For various reasons, business owners sometimes decide to put their companies on the market. To successfully negotiate the sale of a business, it’s critical to understand the tax implications. Armed with this knowledge, you can assess the impact of various transaction structures and sales price allocations on your net proceeds from the sale and potentially adjust the sales price accordingly.
Business owners tend to focus on the federal tax implications of a sale, but don’t ignore state taxes. Now that federal tax rates are lower than they’ve been in the past, state taxes may take on added significance. If you’re contemplating relocating or retiring to another state, it may make sense to consider moving before you sell the business ― especially if the new state has low, or even no, income tax.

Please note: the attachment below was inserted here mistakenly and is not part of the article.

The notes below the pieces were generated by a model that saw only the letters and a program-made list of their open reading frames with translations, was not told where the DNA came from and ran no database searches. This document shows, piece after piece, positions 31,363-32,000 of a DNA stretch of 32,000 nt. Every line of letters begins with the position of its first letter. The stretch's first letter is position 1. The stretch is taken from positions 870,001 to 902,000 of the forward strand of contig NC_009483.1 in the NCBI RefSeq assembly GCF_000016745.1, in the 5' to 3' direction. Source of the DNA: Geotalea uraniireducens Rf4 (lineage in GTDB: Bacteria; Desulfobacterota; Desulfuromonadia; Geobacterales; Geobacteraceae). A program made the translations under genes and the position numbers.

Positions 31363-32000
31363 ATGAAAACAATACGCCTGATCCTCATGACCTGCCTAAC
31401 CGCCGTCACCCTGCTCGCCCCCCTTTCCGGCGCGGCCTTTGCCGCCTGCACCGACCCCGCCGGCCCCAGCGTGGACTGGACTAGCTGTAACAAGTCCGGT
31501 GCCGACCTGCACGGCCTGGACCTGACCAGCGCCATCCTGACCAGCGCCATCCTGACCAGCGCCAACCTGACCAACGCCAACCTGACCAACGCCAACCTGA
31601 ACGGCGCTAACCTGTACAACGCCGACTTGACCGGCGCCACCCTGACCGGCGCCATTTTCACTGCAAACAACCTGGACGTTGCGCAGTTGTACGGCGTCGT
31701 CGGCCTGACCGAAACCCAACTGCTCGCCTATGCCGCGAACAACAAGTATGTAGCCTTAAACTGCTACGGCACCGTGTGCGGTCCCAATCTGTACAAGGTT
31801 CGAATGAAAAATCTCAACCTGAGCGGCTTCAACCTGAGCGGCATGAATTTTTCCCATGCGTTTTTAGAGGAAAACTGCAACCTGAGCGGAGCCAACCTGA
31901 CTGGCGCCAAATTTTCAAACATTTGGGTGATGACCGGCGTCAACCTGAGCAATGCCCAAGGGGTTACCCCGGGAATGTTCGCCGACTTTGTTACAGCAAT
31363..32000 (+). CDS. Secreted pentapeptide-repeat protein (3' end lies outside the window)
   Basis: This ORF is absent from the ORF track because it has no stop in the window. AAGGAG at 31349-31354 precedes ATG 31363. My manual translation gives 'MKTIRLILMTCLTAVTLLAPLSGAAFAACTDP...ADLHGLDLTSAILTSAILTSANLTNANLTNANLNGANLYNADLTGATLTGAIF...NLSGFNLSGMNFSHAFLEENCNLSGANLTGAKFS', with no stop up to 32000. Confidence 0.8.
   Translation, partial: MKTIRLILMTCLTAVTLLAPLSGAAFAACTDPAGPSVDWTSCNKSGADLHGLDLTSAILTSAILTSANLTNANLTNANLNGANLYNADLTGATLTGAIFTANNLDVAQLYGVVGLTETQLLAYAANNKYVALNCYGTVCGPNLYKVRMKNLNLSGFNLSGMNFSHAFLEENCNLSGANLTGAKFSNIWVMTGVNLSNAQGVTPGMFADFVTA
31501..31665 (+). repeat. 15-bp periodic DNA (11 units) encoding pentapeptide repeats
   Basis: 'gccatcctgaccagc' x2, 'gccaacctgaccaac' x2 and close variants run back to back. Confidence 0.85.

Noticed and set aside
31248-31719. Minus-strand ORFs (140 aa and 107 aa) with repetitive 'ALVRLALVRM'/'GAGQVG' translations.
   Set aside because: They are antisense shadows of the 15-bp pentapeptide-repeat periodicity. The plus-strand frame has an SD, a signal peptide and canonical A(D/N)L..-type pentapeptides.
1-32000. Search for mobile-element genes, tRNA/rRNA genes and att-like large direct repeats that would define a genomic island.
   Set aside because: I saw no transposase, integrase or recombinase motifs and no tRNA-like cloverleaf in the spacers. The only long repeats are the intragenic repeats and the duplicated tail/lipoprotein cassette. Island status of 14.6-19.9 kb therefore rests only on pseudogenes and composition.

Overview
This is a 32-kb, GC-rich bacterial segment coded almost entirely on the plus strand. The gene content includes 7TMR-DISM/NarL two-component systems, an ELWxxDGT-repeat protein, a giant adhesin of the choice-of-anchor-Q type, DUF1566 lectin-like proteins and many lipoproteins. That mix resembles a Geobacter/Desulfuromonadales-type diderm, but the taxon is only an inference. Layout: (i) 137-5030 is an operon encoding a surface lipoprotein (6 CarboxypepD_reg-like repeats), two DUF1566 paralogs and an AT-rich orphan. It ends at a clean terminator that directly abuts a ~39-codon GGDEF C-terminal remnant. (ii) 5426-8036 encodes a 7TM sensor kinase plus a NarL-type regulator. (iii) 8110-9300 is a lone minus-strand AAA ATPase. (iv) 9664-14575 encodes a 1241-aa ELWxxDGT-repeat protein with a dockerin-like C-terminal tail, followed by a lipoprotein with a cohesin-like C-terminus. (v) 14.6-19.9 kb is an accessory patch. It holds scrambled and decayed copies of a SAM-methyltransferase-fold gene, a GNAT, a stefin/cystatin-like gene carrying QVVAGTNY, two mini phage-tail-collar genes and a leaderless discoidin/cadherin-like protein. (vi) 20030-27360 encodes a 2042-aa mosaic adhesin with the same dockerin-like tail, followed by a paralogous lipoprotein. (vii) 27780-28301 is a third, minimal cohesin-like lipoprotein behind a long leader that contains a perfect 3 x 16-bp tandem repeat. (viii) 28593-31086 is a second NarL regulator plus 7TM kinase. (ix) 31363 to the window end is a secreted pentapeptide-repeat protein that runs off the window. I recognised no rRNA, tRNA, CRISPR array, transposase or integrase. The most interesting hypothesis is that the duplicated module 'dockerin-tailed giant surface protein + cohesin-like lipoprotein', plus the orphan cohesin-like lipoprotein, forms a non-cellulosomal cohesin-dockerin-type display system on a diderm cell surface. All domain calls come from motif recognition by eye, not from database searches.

Before you attempt this strategy, however, be sure to consult a qualified tax advisor. Changing your domicile and residence for tax purposes isn’t like flipping a switch. You’ll need to take several specific actions to demonstrate your intent to establish a permanent place of abode in the new state, such as obtaining a driver’s license, registering to vote, and becoming involved with local organizations and activities.
Keep in mind, too, that there may be rules about the number of days spent in the state. So, you may have to do more than take the steps above to show that you’re a resident of your new state. For instance, if you live in your “old” state most of the year and spend only a couple months in your new state, you could find that, at least for tax purposes, you’re deemed a resident of both states. We can help you prepare for the state tax implications of a business sale.